"Certainly, certainly. But, between you and me, Mynheer van Gend, though he has wrought his own fortunes, can afford to be magnificent and yet be frugal."

  "Exactly so," said Ben profoundly, at the same time stroking his upper lip and chin, which latterly he believed had been showing delightful and unmistakable signs of coming dignities.

  While tramping on foot through the city, Ben often longed for a good English sidewalk. Here, as in the other towns, there was no curb, no raised pavement for foot travelers, but the streets were clean and even, and all vehicles were kept scrupulously within a certain tract. Strange to say, there were nearly as many sleds as wagons to be seen, though there was not a particle of snow. The sleds went scraping over the bricks or cobblestones, some provided with an apparatus in front for sprinkling water, to diminish the friction, and some rendered less musical by means of a dripping oil rag, which the driver occasionally applied to the runners.

  Ben was surprised at the noiseless way in which Dutch laborers do their work. Even around the warehouses and docks there was no bustle, no shouting from one to another. A certain twitch of the pipe, or turn of the head, or, at most, a raising of the hand, seemed to be all the signal necessary. Entire loads of cheeses or herrings are pitched from cart or canalboat into the warehouses without a word; but the passerby must take his chance of being pelted, for a Dutchman seldom looks before or behind him while engaged at work.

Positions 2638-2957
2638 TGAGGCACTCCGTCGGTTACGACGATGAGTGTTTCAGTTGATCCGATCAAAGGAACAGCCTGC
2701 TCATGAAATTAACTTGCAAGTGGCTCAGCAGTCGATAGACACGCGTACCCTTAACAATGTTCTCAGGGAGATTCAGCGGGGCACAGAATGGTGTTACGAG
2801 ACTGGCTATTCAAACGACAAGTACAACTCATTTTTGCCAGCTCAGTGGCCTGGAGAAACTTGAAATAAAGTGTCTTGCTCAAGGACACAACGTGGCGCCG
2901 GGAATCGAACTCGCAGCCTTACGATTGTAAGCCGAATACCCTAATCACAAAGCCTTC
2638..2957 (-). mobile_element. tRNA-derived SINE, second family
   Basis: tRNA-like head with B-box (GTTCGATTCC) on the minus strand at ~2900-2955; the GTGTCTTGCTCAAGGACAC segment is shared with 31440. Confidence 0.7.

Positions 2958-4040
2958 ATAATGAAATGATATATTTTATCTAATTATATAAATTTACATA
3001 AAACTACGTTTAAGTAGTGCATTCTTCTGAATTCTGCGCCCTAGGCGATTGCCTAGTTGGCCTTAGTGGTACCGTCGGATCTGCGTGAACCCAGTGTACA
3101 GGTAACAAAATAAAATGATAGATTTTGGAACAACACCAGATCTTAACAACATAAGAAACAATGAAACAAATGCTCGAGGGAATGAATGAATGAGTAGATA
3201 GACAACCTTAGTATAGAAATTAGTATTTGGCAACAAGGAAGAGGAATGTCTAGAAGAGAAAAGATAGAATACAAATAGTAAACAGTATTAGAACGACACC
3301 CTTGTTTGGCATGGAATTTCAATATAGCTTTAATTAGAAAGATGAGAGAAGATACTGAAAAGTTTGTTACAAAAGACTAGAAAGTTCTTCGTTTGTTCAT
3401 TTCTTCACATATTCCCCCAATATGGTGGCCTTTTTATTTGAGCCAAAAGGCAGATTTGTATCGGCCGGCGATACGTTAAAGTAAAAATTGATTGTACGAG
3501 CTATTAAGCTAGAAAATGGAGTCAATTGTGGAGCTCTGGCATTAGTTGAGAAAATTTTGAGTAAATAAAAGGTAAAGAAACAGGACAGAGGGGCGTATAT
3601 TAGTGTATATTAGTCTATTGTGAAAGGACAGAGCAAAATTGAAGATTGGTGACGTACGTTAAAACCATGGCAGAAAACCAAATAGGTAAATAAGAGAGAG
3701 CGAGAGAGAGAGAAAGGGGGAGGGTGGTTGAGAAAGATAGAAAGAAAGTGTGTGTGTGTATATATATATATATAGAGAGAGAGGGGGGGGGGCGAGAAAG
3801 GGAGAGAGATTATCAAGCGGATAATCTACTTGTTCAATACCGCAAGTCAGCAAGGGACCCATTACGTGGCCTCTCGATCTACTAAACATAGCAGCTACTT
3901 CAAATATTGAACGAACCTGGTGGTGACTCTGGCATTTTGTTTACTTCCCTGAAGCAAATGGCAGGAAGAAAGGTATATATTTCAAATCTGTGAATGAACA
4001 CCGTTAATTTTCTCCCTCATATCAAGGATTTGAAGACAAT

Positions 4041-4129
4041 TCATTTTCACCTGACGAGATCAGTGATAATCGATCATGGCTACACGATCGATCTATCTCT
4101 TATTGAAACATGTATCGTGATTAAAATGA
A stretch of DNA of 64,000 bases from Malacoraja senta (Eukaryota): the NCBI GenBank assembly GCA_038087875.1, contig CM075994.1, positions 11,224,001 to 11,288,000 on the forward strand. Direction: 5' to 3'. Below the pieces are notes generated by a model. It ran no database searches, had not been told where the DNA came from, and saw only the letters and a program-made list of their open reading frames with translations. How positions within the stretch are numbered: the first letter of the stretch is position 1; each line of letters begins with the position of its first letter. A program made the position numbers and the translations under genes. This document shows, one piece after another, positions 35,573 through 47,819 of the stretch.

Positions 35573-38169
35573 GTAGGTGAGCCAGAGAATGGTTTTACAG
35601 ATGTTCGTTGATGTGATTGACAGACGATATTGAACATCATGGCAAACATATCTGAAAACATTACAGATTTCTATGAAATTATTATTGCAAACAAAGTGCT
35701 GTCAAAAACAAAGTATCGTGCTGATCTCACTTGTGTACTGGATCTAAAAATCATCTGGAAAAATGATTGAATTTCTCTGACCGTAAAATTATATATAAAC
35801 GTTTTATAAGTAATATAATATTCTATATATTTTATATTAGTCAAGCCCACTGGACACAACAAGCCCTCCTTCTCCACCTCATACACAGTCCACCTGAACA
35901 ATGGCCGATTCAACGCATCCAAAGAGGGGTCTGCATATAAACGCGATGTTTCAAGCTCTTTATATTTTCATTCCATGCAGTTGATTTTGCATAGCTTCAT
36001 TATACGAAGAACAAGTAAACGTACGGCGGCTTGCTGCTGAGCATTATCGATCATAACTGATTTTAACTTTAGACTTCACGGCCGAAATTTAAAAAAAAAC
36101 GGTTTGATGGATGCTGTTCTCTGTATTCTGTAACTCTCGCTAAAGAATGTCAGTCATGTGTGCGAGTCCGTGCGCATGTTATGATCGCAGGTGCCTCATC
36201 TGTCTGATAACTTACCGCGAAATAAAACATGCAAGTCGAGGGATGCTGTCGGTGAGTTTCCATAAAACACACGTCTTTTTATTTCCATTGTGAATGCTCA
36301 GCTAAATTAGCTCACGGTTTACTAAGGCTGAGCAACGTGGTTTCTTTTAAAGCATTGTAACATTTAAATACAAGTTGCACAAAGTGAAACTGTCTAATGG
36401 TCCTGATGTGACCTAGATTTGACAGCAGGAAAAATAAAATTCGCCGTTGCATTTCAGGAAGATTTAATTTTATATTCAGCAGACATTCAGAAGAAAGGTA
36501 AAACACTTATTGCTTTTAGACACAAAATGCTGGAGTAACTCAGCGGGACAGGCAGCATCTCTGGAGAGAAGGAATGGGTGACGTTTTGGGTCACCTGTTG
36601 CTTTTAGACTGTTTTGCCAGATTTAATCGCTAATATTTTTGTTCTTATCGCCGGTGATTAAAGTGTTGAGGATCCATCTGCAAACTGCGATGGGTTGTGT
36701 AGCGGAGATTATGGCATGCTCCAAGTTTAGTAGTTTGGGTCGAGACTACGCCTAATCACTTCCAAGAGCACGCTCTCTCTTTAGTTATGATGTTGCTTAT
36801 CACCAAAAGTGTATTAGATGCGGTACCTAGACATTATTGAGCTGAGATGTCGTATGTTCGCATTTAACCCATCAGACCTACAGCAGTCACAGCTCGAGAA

Poor Jacob Poot, who seemed destined to bear all the mishaps of the journey, was knocked nearly breathless by a great cheese, which a fat Dutchman was throwing to a fellow laborer, but he recovered himself, and passed on without evincing the least indignation. Ben professed great sympathy upon the occasion, but Jacob insisted that it was "notting."

  "Then why did you screw your face so when it hit you?"

  "What for screw mine face?" repeated Jacob soberly. "Vy, it vash de——de——"

  "That what?" insisted Ben maliciously.

  "Vy, de-de-vat you call dis, vat you taste mit de nose?"

  Ben laughed. "Oh, you mean the smell."

  "Yesh. Dat ish it," said Jacob eagerly. "It wash de shmell. I draw mine face for dat!"

  "Ha! ha!" roared Ben. "That's a good one. A Dutch boy smell a cheese! You can never make me believe THAT!"

  "Vell, it ish no matter," replied Jacob, trudging on beside Ben in perfect good humor. "Vait till you hit mit cheese——dat ish all."